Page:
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Bill Browder: 'If I were to be handed over to Russia, I would be killed'

Brendan Smialowski, AFP | US President Donald Trump and Russia's President Vladimir Putin attend a joint press conference after a meeting at the Presidential Palace in Helsinki, on July 16, 2018.

US President Donald Trump’s meeting with Russia’s Vladimir Putin this week marked “the lowest point in his presidency”, Kremlin critic William Browder tells FRANCE 24, calling a Putin proposal that Russia be allowed to question US citizens “absurd”.

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Speaking after a summit between the two leaders in Helsinki on Monday, Putin said he would allow US investigators probing allegations of Russian election meddling to question 12 Russian intelligence officers indicted in the case.

In exchange, however, Putin wanted Russian officials to interrogate those whom he accuses of involvement in “illegal actions” on Russian territory, notably Browder, former US ambassador to Russia Michael McFaul and nine others. 

Trump called it an “incredible offer”, sparking widespread and bipartisan outrage. White House press secretary Sarah Huckabee Sanders backtracked on Thursday, saying Trump “disagreed” with the proposal to turn over Americans for questioning.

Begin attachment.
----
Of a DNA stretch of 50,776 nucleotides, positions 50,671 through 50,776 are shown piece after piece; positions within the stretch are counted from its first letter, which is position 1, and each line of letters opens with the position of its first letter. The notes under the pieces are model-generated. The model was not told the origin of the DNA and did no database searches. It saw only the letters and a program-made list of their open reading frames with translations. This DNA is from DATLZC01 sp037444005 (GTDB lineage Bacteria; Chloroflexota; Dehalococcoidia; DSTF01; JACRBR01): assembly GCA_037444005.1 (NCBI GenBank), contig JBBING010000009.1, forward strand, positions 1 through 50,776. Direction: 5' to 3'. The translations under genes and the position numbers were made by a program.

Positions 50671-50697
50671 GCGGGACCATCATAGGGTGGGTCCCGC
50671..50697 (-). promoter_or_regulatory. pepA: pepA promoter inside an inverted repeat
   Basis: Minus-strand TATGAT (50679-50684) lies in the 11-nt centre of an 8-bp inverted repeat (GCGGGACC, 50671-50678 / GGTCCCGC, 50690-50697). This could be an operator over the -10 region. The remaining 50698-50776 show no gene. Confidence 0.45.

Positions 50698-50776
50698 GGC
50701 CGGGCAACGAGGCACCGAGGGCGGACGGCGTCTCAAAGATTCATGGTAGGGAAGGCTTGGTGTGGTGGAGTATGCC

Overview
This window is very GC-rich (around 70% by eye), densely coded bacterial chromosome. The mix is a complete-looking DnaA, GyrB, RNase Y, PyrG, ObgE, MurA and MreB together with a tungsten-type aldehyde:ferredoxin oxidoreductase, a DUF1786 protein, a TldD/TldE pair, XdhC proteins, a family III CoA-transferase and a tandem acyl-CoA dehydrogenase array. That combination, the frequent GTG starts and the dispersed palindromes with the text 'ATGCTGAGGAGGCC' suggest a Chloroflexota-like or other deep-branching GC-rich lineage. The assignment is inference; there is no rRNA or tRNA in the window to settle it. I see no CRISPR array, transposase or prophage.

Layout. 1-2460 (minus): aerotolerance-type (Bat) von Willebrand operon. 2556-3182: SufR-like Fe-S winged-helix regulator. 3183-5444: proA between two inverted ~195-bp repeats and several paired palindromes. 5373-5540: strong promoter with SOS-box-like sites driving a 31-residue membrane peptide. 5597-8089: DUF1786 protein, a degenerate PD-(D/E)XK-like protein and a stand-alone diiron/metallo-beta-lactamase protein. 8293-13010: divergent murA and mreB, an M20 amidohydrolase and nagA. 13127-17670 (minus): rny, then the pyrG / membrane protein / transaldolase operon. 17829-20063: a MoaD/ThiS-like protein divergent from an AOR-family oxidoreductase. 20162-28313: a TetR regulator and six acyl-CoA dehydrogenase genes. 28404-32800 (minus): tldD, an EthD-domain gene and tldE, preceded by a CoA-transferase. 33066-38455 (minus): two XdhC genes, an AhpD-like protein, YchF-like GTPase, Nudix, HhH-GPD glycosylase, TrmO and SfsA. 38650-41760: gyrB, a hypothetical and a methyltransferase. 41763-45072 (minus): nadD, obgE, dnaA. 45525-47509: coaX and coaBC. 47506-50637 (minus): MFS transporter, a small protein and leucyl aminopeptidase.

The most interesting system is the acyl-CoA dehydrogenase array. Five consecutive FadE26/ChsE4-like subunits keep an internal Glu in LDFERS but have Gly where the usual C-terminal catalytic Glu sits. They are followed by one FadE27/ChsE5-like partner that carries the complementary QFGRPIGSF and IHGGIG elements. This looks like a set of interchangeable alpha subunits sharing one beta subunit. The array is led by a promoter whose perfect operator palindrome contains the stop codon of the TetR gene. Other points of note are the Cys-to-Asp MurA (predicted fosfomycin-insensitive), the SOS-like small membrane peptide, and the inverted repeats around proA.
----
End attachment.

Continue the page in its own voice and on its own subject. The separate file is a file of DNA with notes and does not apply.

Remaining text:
Bill Browder: 'If I were to be handed over to Russia, I would be killed'

Speaking to the FRANCE 24 Debate show on Thursday, Browder said it was “absurd” that the Trump administration would consider giving Russia access to US citizens, “who have been toiling away, on behalf of the US government, in Congress, in the State Department, in the Department of Homeland Security – fighting Russian organised crime, fighting Putin’s bad actions".

He added: “It’s not ‘America First’ to hand over loyal, patriotic servants of the US government to Russia.”

‘We will get more Magnitsky Acts’

A co-founder of Hermitage Capital Management, Browder was at one point the largest investor in Russia. But he eventually became a target of the Kremlin after helping expose corruption at some of Russia's biggest firms and by implicating billionaire oligarchs.

The 54-year-old has been a thorn in Putin’s side since he helped persuade the US Congress to institute the so-called Magnitsky Act, which sanctions Russian human rights violators.

The act is named after his lawyer Sergei Magnitsky, who died in a Russian jail in 2009 at the age of 37. An investigation by Russia's presidential council for human rights found that he had been severely beaten while in custody, an allegation also made by his family.

Browder, who also holds a British passport and keeps his whereabouts secret, suggested he would suffer a similar fate if he fell into Russian hands.

“If I were to be handed over to Russia, I would be killed,” he told FRANCE 24.

'We'll get more Magnitsky Acts because of Putin's conduct'

Browder said Putin’s decision to bring him up as a “bargaining chip” at Monday’s summit was evidence that the Magnitsky Act is working.

“Vladimir Putin has been my best advocate for showing how effective it is and how upset he is by it,” he said, claiming the Russian leader’s attempt to silence critics had “blown up in his face”.

“We will get more Magnitsky Acts for sure because of his (Putin's) conduct at this summit”.

So far, the act has been adopted by Canada, the UK, the Baltic states and Gibraltar. Other countries considering its passage include France, Denmark, Australia, Germany, Sweden, the Netherlands, Ukraine and South Africa.

>> Bill Browder: 'How I became Putin's no. 1 enemy'

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